Guild Wars 2 has been selected by Eurogamer.net editorial staff as Editors' Game of the Show at Eurogamer Expo 2011.
Although still without a release date, ArenaNet and NCsoft's massively multiplayer online role-playing game impressed with its fine polish and forward-thinking design in playable demos and at two packed developer sessions.
Guild Wars 2 was selected from a list of 10 nominees, all playable on the show floor at Earls Court.
We'll reveal the Top 10 games of the Expo as voted for by attendees later this week.
- At a Distance (Terry Cavanagh)
- Batman: Arkham City (Rocksteady/Warner Bros.)
- Battlefield 3 (DICE/EA)
- Call of Duty: Modern Warfare 3 (Infinity Ward/Activision)
- Counter-Strike: Global Offensive (Valve & Hidden Path)
- Dark Souls (From Software/Namco Bandai)
- The Elder Scrolls 5: Skyrim (Bethesda Softworks/Bethesda Game Studios)
- Super Mario 3D Land (Nintendo EAD Tokyo/Nintendo)
- Uncharted 3: Drake's Deception (Naughty Dog/Sony)
Editors' Game of the Show
- Guild Wars 2 (ArenaNet/NCsoft)
Perhaps it's because games publishers really are becoming more risk-averse; perhaps it's just because we're late in the generational cycle of console hardware. But looking around the games on offer at the Expo, you had to admit that, while the quality bar is set incredibly high, innovation is hard to find.
That's what made Guild Wars 2 really stick out of this year's line-up. As we found out when we visited ArenaNet this year, the developer is aiming for the very top but isn't content to imitate its peers. In fact, it's challenging many of the dominant conventions of MMO design.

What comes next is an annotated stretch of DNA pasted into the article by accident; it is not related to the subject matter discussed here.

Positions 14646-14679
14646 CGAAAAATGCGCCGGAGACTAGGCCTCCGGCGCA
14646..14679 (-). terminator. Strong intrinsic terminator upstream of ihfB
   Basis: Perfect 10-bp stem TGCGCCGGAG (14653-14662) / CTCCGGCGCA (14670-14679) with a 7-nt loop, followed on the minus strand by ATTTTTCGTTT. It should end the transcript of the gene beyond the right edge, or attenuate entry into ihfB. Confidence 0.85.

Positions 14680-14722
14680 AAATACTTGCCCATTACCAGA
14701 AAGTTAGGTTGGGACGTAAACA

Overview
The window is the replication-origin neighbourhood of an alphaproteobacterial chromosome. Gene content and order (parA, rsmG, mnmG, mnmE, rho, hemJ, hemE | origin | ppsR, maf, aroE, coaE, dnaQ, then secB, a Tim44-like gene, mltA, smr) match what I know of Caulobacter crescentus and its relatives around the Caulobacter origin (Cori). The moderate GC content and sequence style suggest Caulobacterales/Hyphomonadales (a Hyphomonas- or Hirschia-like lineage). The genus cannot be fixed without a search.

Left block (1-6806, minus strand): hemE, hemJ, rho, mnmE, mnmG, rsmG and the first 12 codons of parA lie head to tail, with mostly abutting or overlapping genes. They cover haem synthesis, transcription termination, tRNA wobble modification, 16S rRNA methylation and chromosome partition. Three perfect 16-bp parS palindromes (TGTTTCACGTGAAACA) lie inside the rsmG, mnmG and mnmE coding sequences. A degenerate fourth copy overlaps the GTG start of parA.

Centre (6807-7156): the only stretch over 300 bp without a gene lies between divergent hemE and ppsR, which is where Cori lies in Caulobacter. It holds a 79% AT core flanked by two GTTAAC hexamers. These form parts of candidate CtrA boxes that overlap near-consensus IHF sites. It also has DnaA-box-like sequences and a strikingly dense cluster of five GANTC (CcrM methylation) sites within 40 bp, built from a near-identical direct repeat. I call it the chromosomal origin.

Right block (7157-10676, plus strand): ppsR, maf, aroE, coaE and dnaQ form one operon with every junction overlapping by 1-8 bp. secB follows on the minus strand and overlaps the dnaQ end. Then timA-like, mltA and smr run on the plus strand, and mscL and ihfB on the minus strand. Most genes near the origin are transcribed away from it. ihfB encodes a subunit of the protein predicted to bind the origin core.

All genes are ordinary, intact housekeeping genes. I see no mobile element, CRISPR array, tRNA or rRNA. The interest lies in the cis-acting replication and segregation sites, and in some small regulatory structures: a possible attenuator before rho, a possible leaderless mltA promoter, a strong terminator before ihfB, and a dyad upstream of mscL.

And the genre really needs it - arguably a great deal more than the slick shooters, role-players and action games that make up most of the rest of our nominees. MMOs have barely moved forward since World of Warcraft was released almost seven years ago. The challenges of simply releasing a stable game with enough content are too great for most rivals, let alone finding a way to drag MMOs into the present day, and the genre is running the real risk of creative atrophy.
Step forward ArenaNet, with a game that marries radical thinking with superb presentation (including the gorgeous artwork of Daniel Dociu and his team). It feels familiar enough to play - effortless, in fact - but you can't overestimate the impact of ArenaNet's decision to junk the traditional questing structure underpinning most MMOs.
You could get a hint of this from ArenaNet's developer sessions at the Expo, where designer Colin Johansen spoke of fluctuating events and battlefronts in the game's world that scale to the number of players participating. Everything in Guild Wars 2 is about bringing players together, rather than segregating group and solo pursuits the way its rivals currently do. Meanwhile, the crisp player-versus-player demo allowed Expo-goers to sample its fluid combat: more dynamic than the hotkey rotations of its rivals, yet still accommodating the relaxed play the genre invites.
This is what online worlds were always supposed to aim for, and in its showings to date, ArenaNet has yet to put a foot wrong on its ambitious path. Other games at Eurogamer Expo 2011 showed perfections of gaming's present; Guild Wars 2 was the one to open a window to its future.